The Coronavirus Pandemic, NFL, and Force Majeure

By: Lily Fontenot

On May 7, 2020, the National Football League (NFL) released its schedule for the upcoming 2020-2021 season. The 2020 season is scheduled to kick off on Thursday, September 10 in Kansas City as the reigning Super Bowl Champions, the Kansas City Chiefs, host the Houston Texans. The schedule release provided sports fans with much-needed hope in light of the current shutdown of professional sports in the United States due to the global coronavirus pandemic.

In response to the pandemic, the NFL indicated that Super Bowl LV, which is set for February 7, 2021, in Tampa, Florida, could be postponed by a couple weeks without significantly changing or canceling the regular season matchups. For example, if the beginning of the season is delayed by a week or two, the NFL can move the delayed games to the end of the season and push back the Super Bowl accordingly. This ability to move Super Bowl LV allows flexibility for the NFL to adapt its season to the constantly evolving public health conditions and regulations.

However, how is this flexibility compatible with legally-binding contracts, including the contracts made between the NFL, venues, hotels, sponsors, etc.? If the pandemic forces a schedule change, a force majeure clause could come into play. A force majeure provision “excuses one or both parties’ performance obligations when circumstances arise which are beyond the parties’ control and make performance of the contract impractical or impossible.” Force majeure translates from French as “superior force,” which explains the types of events covered by force majeure clauses. These events, which are typically listed in the contractual language, include acts of God, such as hurricanes, tornados, fires, and floods. Additionally, wars, acts of terrorism, epidemics, governmental acts, changes in law or regulations, and strikes and labor disputes are usually included in these provisions.

Similar to the legal issues in the ongoing coronavirus pandemic, courts interpreted force majeure clauses during the Spanish influenza of 1918. In Citrus Soap v. Peet Bros Manufacturing, the city of San Diego forced a soap company to shut down its factory for a few days to combat the Spanish flu. Due to the shutdown, the company’s delivery of soap drums to Peet Bros was delayed, which Peet Bros refused to accept. The contract between the two parties included a contingency clause that required the company to give notice if there was an unforeseen delay in production. The court held that the soap company’s notice was a reasonable attempt, in good faith, to meet the contract requirements. Thus, the delayed performance did not violate the contract.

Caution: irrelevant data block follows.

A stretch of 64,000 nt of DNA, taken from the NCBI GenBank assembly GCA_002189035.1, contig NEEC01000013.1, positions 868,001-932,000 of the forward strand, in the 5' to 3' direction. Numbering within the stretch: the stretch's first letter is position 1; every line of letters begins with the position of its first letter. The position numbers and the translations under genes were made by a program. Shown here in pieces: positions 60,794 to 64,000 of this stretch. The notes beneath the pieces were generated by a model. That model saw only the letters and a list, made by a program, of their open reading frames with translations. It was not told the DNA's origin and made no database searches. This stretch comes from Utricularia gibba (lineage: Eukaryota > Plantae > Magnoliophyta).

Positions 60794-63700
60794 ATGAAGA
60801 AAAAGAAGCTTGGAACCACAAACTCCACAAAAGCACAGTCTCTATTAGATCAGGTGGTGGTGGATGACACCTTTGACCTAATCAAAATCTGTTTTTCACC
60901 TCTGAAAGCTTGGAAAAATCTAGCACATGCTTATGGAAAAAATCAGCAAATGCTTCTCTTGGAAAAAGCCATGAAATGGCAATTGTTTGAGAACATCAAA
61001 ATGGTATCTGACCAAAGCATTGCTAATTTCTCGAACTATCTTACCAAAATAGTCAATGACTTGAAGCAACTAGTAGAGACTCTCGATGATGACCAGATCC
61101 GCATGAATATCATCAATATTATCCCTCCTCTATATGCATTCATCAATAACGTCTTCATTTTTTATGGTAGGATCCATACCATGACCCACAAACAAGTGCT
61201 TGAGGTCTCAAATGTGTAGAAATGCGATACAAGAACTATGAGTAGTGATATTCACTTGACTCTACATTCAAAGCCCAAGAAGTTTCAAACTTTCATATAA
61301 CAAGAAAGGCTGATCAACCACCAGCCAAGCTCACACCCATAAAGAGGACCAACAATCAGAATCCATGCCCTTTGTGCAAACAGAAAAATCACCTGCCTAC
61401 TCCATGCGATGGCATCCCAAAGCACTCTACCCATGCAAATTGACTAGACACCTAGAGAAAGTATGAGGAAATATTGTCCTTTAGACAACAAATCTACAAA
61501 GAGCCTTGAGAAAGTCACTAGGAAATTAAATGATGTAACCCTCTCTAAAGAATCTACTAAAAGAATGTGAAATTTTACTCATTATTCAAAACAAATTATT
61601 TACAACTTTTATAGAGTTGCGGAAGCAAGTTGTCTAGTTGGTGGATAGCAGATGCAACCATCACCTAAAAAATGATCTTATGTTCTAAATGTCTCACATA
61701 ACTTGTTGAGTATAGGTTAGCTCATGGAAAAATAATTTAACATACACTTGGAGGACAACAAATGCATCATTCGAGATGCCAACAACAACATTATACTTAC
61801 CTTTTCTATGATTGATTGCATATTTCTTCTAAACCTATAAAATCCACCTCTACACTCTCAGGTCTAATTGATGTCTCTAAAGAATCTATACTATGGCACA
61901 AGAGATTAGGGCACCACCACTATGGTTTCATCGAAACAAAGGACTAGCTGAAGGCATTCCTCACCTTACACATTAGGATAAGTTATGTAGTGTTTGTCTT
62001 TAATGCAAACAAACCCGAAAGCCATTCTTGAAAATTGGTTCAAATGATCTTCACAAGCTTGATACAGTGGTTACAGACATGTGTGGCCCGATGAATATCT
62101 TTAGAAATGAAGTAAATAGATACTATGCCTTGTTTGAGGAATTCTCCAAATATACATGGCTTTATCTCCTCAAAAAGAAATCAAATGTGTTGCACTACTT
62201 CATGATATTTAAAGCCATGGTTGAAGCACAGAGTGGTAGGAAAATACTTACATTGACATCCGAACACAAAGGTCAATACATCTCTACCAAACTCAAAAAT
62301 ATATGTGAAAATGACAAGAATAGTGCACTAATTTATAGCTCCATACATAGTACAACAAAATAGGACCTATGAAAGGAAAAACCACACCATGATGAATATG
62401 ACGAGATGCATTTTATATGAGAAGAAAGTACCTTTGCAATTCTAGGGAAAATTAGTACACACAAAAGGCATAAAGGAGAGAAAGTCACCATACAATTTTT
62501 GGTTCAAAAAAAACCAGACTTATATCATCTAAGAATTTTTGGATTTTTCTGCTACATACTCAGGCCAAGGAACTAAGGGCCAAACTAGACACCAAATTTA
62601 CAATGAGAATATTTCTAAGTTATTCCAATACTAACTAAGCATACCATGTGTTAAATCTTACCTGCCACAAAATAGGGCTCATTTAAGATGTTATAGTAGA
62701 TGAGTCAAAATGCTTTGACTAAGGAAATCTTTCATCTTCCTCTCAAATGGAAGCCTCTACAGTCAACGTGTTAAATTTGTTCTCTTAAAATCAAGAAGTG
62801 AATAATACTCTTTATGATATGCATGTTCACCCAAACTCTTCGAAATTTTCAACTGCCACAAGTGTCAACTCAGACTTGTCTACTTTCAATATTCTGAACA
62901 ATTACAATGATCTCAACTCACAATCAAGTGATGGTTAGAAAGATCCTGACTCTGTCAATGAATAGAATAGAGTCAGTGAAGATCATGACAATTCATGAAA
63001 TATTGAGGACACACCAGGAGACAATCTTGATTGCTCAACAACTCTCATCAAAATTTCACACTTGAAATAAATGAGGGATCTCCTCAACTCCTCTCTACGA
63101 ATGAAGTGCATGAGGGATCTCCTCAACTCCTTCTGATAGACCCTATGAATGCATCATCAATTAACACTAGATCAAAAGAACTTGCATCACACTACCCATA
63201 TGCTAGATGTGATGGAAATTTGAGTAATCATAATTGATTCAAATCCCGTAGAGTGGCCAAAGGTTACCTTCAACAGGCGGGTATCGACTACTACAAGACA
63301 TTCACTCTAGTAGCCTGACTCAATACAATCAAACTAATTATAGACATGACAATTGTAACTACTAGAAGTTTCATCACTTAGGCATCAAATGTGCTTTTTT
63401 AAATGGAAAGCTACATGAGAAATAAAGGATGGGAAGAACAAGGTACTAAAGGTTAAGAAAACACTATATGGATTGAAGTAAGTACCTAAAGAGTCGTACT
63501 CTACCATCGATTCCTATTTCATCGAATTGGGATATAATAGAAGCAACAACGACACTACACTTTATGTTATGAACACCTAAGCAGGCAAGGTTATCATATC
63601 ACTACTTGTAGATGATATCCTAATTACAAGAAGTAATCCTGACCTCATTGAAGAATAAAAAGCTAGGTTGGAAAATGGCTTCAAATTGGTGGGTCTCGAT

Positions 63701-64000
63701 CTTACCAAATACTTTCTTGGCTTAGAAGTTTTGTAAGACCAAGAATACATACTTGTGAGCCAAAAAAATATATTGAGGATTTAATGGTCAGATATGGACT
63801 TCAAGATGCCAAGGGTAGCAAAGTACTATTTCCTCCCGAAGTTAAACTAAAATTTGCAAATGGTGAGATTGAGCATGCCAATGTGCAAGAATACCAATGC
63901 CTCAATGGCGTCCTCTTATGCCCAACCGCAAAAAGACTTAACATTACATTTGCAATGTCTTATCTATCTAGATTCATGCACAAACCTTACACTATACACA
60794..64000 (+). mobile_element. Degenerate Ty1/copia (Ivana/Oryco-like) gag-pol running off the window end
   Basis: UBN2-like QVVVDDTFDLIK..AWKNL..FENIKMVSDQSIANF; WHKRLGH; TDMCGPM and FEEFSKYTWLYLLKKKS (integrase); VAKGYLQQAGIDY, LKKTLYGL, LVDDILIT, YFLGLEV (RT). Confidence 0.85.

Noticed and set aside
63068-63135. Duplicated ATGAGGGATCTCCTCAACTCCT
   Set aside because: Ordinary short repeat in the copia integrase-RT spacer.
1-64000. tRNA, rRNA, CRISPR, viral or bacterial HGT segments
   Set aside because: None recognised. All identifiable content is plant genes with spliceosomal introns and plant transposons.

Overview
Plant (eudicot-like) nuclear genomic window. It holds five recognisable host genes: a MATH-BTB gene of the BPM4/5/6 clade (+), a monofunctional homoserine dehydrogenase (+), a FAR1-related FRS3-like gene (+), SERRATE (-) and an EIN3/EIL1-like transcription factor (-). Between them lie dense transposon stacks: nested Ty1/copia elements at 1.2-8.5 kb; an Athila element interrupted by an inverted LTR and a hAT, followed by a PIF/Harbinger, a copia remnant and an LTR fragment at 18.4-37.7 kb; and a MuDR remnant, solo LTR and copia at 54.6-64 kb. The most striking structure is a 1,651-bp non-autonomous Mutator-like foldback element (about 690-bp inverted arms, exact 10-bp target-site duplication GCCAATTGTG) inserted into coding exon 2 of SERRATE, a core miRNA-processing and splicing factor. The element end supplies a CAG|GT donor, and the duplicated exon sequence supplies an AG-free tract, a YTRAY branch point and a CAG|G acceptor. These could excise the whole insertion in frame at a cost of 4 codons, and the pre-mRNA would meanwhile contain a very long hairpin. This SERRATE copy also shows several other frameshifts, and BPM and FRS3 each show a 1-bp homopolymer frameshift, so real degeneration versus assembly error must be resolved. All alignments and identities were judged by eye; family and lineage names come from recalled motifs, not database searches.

Moreover, courts tend to adopt narrow interpretations of force majeure provisions. In In re Cablevision Consumer Litigation, the court emphasized that force majeure clauses “will generally only excuse a party’s nonperformance if the event that caused the party’s nonperformance is specifically identified.” This reasoning introduces the paradox of force majeure clauses: how can an unforeseen event be specifically identified in a contract? Consequently, modern force majeure clauses should include longer, more specific lists of possible extreme events in order to better protect the contracting party.

However, the current Collective Bargaining Agreement between the NFL and the NFL Players Association (NFLPA) has limited language in its “Cancelled Games” provision that favors the players over the league. The provision, which only mentions “a terrorist or military action, natural disaster, or similar event,” requires good faith negotiations to adjust the total revenue and salary cap for the following year, not for the current year. So, the NFLPA could argue that the players are entitled to their full salaries for the 2020 season regardless of how many games are played. Therefore, the NFL must be cognizant of its limited force majeure provision if it needs to delay the upcoming season in order to protect the health of the players, staff, and fans.

If the NFL must delay the Super Bowl due to COVID-19, it will not be the first time that the Super Bowl was moved due to a national crisis. After the terrorist attacks on September 11, 2001, the NFL postponed Week 2 of its regular season and consequently rescheduled Super Bowl XXXVI, which was originally scheduled for January 27 in the New Orleans Superdome. However, moving the Super Bowl back one week was not a simple task. During the weekend of February 3, the proposed new date, the National Automobile Dealers Association (NADA) was scheduled to host its convention in the Superdome and surrounding areas. After weeks of negotiations between the NFL and NADA, the NFL agreed to pay the car dealers $7.5 million to switch dates in the Superdome and to match up to $500,000 of NADA contributions to the September 11 relief efforts. This deal allowed the NFL to retain its 12-team playoff format while keeping the Super Bowl in New Orleans. Similar to this one-week delay in 2001, the 2020 season could be adjusted to accommodate the ongoing efforts to combat the coronavirus.

Additionally, the NFL moved Super Bowl XXVII out of Arizona due to state political conditions. In November 1990, a voter referendum rejected making Martin Luther King Day an official state holiday. After this refusal, the NFL moved the 1993 Super Bowl from Arizona to Los Angeles. This voter referendum is an example of unforeseen or extreme state government action that is typically mentioned in force majeure clauses. During the current pandemic, legislation and lockdowns vary drastically from state-to-state and even city-to-city, which could impact the NFL’s 2020 season. However, because the NFL’s force majeure clause does not specifically mention government action, the NFL’s leverage is limited in this sense.